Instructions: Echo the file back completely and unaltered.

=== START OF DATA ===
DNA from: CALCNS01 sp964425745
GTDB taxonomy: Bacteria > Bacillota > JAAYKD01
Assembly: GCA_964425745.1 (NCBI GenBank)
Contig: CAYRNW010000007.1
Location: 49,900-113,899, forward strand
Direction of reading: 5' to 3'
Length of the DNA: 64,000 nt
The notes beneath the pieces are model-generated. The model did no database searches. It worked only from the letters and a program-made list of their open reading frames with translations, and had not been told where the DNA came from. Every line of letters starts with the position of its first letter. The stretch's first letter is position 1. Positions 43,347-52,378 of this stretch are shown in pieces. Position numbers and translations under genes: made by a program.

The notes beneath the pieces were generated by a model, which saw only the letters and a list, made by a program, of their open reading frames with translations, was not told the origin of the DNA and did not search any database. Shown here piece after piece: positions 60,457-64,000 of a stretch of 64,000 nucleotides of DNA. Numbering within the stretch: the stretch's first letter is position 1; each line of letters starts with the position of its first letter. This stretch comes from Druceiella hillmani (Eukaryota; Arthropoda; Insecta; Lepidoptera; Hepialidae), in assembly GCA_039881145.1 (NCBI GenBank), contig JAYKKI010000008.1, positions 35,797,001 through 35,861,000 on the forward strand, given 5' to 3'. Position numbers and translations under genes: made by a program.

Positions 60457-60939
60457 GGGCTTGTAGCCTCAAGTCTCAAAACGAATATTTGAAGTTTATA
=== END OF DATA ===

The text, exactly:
DNA from: CALCNS01 sp964425745
GTDB taxonomy: Bacteria > Bacillota > JAAYKD01
Assembly: GCA_964425745.1 (NCBI GenBank)
Contig: CAYRNW010000007.1
Location: 49,900-113,899, forward strand
Direction of reading: 5' to 3'
Length of the DNA: 64,000 nt
The notes beneath the pieces are model-generated. The model did no database searches. It worked only from the letters and a program-made list of their open reading frames with translations, and had not been told where the DNA came from. Every line of letters starts with the position of its first letter. The stretch's first letter is position 1. Positions 43,347-52,378 of this stretch are shown in pieces. Position numbers and translations under genes: made by a program.

The notes beneath the pieces were generated by a model, which saw only the letters and a list, made by a program, of their open reading frames with translations, was not told the origin of the DNA and did not search any database. Shown here piece after piece: positions 60,457-64,000 of a stretch of 64,000 nucleotides of DNA. Numbering within the stretch: the stretch's first letter is position 1; each line of letters starts with the position of its first letter. This stretch comes from Druceiella hillmani (Eukaryota; Arthropoda; Insecta; Lepidoptera; Hepialidae), in assembly GCA_039881145.1 (NCBI GenBank), contig JAYKKI010000008.1, positions 35,797,001 through 35,861,000 on the forward strand, given 5' to 3'. Position numbers and translations under genes: made by a program.

Positions 60457-60939
60457 GGGCTTGTAGCCTCAAGTCTCAAAACGAATATTTGAAGTTTATA